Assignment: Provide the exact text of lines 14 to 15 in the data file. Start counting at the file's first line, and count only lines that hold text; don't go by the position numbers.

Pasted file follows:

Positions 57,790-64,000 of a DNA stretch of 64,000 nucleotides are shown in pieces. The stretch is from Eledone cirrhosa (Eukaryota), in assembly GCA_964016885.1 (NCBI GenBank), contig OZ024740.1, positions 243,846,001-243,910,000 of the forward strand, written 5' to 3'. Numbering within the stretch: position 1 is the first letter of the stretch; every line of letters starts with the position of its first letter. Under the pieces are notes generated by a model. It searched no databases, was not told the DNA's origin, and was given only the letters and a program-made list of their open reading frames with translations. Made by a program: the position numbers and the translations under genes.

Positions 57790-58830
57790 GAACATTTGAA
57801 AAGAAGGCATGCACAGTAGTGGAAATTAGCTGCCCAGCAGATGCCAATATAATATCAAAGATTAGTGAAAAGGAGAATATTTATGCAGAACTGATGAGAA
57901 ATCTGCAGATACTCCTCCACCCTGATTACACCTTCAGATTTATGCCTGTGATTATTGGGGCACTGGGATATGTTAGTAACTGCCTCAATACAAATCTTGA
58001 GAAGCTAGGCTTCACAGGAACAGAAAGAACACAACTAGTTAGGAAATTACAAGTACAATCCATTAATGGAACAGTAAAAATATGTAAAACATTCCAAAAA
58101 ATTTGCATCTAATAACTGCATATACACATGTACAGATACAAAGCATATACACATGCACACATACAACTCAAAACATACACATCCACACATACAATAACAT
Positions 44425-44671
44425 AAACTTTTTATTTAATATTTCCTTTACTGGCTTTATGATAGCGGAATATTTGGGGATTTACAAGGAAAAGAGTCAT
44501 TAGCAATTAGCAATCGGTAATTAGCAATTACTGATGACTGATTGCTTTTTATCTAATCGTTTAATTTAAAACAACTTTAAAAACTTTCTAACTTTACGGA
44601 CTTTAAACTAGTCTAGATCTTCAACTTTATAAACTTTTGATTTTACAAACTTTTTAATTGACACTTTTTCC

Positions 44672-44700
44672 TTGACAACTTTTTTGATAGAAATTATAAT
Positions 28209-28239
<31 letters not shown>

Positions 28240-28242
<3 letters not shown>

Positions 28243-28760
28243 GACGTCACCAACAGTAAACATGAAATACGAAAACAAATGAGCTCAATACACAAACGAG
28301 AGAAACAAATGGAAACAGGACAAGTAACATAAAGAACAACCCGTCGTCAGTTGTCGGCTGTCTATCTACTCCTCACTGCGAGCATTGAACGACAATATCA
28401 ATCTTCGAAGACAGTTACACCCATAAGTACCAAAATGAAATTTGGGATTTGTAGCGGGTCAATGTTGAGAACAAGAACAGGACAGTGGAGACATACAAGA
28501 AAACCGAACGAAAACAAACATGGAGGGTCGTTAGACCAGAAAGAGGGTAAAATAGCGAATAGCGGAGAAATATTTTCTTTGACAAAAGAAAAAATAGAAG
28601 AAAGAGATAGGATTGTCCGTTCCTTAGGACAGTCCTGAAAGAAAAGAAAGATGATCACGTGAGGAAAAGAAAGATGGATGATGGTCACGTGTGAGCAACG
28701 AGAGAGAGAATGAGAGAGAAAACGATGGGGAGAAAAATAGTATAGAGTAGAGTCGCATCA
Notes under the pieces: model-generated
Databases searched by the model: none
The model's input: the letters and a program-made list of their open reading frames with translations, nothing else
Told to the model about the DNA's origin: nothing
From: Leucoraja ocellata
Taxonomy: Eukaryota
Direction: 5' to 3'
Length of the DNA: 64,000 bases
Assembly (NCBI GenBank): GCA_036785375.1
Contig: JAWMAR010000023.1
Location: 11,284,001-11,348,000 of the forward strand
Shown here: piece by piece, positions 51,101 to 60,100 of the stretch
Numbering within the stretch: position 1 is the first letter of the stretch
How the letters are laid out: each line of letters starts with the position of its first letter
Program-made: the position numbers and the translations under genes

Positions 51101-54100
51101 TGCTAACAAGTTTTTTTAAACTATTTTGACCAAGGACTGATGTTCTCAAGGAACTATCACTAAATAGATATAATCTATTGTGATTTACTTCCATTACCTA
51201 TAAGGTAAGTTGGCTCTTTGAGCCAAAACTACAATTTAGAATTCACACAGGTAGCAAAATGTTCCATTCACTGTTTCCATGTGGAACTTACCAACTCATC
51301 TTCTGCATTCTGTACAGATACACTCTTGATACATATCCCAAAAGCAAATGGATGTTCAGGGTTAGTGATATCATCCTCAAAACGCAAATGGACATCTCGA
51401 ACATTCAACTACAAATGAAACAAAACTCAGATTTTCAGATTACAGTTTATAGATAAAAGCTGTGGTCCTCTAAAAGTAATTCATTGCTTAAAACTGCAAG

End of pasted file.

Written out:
Positions 28209-28239
<31 letters not shown>